The Operations Manager at Harv's Air Service in Steinbach says pilots appreciate the federal government's move last week to clamp down on unmanned aerial vehicles (UAVs) such as drones. The federal government says it announced new tougher rules before a drone hits a plane and causes a catastrophe. Adam Penner says, according to the new rules, uncertified drone operators are not allowed to fly the aircraft within 9 kilometres of either airport in Steinbach.
"Without a special flight operating certificate, you have to be farther than nine kilometres from the centre of an airport. So that means in Steinbach, the two airports overlap, meaning that there's quite a large area where you cannot fly recreationally unless you belong to a model aircraft club and are at a site that is sanctioned by the club."
Penner says that's why the local Diamond Aces Flying Club can operate its airfield just north of the city.
He has not heard of any near misses between drones and airplanes around Steinbach but says it is a general concern among pilots that it could happen.
"It's not different than if you were driving a car down the road and someone was driving a radio-controlled car on the road, it wouldn't make the driver feel very comfortable."
Penner says they offer training at Harv's Air for people who want to become certified to fly a UAV for commercial purposes.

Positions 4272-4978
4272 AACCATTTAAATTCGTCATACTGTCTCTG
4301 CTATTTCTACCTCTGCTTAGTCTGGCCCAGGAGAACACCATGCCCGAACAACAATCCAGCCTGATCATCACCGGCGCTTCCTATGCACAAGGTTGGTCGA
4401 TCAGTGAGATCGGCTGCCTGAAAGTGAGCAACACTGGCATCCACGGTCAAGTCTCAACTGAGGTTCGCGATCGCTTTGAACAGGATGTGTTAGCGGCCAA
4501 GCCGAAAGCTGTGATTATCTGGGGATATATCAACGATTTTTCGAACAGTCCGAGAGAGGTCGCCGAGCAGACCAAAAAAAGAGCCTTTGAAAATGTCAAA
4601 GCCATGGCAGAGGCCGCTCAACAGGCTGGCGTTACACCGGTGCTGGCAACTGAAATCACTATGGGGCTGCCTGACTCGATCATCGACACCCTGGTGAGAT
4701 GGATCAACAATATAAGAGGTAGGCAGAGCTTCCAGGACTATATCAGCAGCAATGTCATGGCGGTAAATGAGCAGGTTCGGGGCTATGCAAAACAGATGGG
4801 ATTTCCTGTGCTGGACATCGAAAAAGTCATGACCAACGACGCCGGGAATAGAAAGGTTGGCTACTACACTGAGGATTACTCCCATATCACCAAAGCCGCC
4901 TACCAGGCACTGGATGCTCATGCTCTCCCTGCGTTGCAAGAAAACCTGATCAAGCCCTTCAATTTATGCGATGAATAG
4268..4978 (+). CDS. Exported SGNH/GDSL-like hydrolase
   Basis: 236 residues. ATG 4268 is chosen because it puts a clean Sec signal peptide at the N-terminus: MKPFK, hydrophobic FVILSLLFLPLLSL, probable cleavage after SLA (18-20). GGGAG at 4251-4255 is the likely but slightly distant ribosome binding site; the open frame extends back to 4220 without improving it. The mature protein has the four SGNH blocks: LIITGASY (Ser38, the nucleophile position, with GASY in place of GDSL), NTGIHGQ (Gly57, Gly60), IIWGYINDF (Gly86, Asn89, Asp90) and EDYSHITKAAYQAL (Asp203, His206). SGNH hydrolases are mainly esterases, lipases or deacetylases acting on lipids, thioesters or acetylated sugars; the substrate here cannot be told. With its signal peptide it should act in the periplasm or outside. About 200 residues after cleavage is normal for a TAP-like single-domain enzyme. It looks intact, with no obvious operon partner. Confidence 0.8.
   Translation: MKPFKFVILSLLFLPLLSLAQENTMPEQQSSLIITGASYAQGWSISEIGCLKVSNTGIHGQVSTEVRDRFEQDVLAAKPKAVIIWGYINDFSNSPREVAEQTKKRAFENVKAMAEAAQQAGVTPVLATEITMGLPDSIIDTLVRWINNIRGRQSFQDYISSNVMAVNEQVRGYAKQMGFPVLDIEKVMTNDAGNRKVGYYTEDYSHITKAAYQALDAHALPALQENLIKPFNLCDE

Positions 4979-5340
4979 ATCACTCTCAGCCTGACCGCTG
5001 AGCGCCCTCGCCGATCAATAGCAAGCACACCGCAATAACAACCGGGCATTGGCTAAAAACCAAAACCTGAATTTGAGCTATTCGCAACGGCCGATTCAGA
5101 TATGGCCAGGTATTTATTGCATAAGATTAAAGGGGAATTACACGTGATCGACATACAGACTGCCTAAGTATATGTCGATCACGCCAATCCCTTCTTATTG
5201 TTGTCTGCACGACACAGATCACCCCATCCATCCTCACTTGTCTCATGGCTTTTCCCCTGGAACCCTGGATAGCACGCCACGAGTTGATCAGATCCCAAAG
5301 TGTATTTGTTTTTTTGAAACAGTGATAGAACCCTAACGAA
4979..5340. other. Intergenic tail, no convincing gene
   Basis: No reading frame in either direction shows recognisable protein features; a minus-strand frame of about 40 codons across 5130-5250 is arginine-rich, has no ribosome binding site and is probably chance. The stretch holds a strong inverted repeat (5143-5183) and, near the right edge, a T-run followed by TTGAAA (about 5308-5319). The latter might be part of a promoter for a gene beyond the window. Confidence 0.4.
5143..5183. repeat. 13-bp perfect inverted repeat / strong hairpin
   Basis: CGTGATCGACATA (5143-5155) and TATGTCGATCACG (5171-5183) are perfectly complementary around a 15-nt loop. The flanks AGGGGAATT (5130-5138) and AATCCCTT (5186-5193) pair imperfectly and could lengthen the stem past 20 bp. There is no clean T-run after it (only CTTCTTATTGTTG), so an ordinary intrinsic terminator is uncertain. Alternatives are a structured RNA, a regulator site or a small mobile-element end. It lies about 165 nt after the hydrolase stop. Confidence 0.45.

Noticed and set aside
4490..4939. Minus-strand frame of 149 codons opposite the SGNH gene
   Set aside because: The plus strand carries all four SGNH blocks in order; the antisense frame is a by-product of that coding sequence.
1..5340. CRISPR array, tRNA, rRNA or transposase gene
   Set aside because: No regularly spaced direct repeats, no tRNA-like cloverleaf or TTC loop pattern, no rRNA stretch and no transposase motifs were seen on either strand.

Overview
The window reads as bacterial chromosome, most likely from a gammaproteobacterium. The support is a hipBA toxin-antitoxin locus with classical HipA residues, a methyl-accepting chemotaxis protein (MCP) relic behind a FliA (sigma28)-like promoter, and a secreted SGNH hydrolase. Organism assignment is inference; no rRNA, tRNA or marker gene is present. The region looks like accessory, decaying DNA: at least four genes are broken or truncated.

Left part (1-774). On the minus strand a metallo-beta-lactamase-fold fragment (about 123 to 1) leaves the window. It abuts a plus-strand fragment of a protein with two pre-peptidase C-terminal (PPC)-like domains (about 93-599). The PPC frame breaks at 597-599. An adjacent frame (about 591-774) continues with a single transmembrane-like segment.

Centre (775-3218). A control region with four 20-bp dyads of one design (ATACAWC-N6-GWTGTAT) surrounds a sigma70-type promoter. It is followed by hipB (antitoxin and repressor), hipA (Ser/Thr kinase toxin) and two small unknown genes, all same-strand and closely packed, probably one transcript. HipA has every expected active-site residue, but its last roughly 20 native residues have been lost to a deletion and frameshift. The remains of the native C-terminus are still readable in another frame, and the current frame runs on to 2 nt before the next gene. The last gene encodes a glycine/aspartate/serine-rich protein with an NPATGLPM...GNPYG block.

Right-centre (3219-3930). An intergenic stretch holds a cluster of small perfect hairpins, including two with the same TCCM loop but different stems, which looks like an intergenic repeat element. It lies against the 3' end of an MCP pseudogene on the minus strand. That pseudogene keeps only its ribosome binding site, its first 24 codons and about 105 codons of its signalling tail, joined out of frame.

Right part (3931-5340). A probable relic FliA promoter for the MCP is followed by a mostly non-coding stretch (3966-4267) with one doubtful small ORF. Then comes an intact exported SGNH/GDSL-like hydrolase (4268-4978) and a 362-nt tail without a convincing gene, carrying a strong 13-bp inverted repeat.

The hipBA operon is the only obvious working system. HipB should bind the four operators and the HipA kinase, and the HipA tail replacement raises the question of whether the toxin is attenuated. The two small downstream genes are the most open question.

"We teach people the regulations and also give them letters of certification so that they can apply to fly UAVs commercially. They need to get what's called a Special Flight Operating Certificate and go through the process, which is really no different than any other business; you have to have insurance, you have to have education, you're equipment has to meet a specification, things like that."
Penner summarizes the key rules that were announced last week for UAVs.
"You can't fly them higher than 90 metres above the ground. You can't be closer than 75 metres to buildings, vehicles, animals or crowds and you can't be in controlled airspace like around Winnipeg, you must be farther than 9 kilometres away from a forest fire, you can't fly at night or in clouds and you have to keep it in sight at all times."
Below is the notice from Transport Canada: